You are here:

Effectiveness of Two Educational Video Games
PROCEEDING

, Valdosta State University, United States ; , Pearl River Community College, United States

E-Learn: World Conference on E-Learning in Corporate, Government, Healthcare, and Higher Education, in Las Vegas, NV, United States ISBN 978-1-939797-35-3 Publisher: Association for the Advancement of Computing in Education (AACE), San Diego, CA

Abstract

This paper is an overview of a quasi-experimental study performed at a college that compares differences between two different video games. The video games were based on Malone's theory of game design that involved challenge, fantasy, and curiosity. Variables being examined were student engagement, content knowledge gain, and demographical implications when using the two games to learn French phrases. No significant results were found in content knowledge gain and engagement between the participants. A slight difference in relation to minority status had been discovered as well as participants’ overall satisfaction with the games.

Citation

Hartsell, T. & Dedeaux, T. (2018). Effectiveness of Two Educational Video Games. In Proceedings of E-Learn: World Conference on E-Learning in Corporate, Government, Healthcare, and Higher Education (pp. 685-689). Las Vegas, NV, United States: Association for the Advancement of Computing in Education (AACE). Retrieved February 16, 2019 from .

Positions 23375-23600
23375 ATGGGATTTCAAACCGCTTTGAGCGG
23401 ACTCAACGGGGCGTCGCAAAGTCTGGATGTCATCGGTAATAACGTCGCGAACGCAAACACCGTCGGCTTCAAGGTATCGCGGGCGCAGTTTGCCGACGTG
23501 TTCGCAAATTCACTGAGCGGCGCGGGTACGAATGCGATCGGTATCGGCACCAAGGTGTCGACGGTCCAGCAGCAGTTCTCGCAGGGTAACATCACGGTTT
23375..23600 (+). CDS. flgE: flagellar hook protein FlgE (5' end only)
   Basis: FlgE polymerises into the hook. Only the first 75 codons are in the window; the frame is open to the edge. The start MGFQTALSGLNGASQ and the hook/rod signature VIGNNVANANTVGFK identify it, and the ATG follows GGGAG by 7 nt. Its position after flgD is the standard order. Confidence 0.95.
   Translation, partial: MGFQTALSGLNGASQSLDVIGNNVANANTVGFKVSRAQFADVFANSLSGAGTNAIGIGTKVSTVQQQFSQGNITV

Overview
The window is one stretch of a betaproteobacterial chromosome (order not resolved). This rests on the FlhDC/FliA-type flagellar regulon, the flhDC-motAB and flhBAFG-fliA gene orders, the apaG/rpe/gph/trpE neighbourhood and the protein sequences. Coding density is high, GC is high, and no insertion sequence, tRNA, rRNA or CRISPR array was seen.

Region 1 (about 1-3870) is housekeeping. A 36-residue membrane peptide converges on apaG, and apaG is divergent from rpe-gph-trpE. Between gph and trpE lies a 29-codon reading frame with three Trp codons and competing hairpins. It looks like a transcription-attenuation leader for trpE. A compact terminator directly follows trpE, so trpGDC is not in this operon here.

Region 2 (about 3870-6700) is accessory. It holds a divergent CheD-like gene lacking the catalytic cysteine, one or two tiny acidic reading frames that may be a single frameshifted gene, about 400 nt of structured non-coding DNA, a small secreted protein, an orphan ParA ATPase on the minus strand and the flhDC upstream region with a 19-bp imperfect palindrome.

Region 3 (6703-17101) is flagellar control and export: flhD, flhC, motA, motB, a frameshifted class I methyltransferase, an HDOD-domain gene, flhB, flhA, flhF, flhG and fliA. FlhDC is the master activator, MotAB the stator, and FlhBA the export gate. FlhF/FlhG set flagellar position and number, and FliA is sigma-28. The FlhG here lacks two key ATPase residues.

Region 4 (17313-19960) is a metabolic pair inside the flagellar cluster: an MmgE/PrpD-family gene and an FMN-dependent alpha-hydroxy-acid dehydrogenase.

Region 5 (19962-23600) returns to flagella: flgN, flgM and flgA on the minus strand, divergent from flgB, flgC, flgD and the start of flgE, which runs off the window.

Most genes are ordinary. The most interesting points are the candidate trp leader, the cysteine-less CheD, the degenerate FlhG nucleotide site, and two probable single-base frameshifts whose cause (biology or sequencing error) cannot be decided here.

View References & Citations Map

References

  1. Almeida, L.C. (2012). The effect of an educational computer game for the achievement of factual and simple conceptual knowledge acquisition. Education Research International, 2012, 1-5.
  2. Barr, M. (2017). Video games can develop graduate skills in higher education students: A randomised trial. Computers & Education, 113, 86-97.
  3. Brockmyer, J.H., Fox, C.M., Curtiss, K.A., McBroom, E., Burkhart, K.M., & Pidrunzy, J.N. (2009). The devel-opment of the Game Engagement Questionnaire: A measure of engagement in video-game playing. Journal of Experimental Social Psychology, 45, 624-634.
  4. Chang, M., Evans, M.A., Kim, S., Norton, A., Deater-Deckard, K., & Samur, Y. (2016). The effects of an educational video game on mathematical engagement. Education and Information Technologies, 21 (5), 1283–1297. Https://doi.org/10.1007/s10639-015-9382-8
  5. Entertainment Software Association. (2015). Essential facts about the computer and video game industry. Retrieved from http://www.theesa.com/wp-content/uploads/2015/04/ESA-Essential-Facts-2015.pdf
  6. Entertainment Software Association. (2017). Essential facts about the computer and video game industry. Retrieved from http://www.theesa.com/article/two-thirds-american-households-regularly-play-video-games/
  7. DeHaan, J. (2005). Acquisition of Japanese as a foreign language through a baseball video game. Foreign Language Annals, 38(2), 278-282.
  8. Hwang, G.J., Chiu, L.Y., & Chen, C.H. (2015). A contextual game-based learning approach to improving students' inquiry-based learning performance in social studies courses. Computers & Education, 81, 13-25.
  9. Ku, O., Chen, S.Y., Wu, D.H., Lao, A.C.C., & Chan, T.W. (2014). The effects of game-Based learning on mathematical confidence and performance: High ability vs. Low ability. Educational Technology & Society, 17(3), 65–78.
  10. Lenhart, A. (2015). Teens, Technology and Friendships. Pew Research Center. Retrieved from http://www.pewinternet.org/2015/08/06/teens-technology-and Friendships/
  11. Malone, T.N. (1984). Heuristics for designing enjoyable user interfaces: Lessons from computer games. In J.C. Thomas, & M.L. Schneider (Eds.), Human Factors in Computer Systems (pp. 1-12). Norwood, NJ:

These references have been extracted automatically and may have some errors. If you see a mistake in the references above, please contact info@learntechlib.org.

Presentation

Slides w/Audio View

Slides

Also Read

Related Collections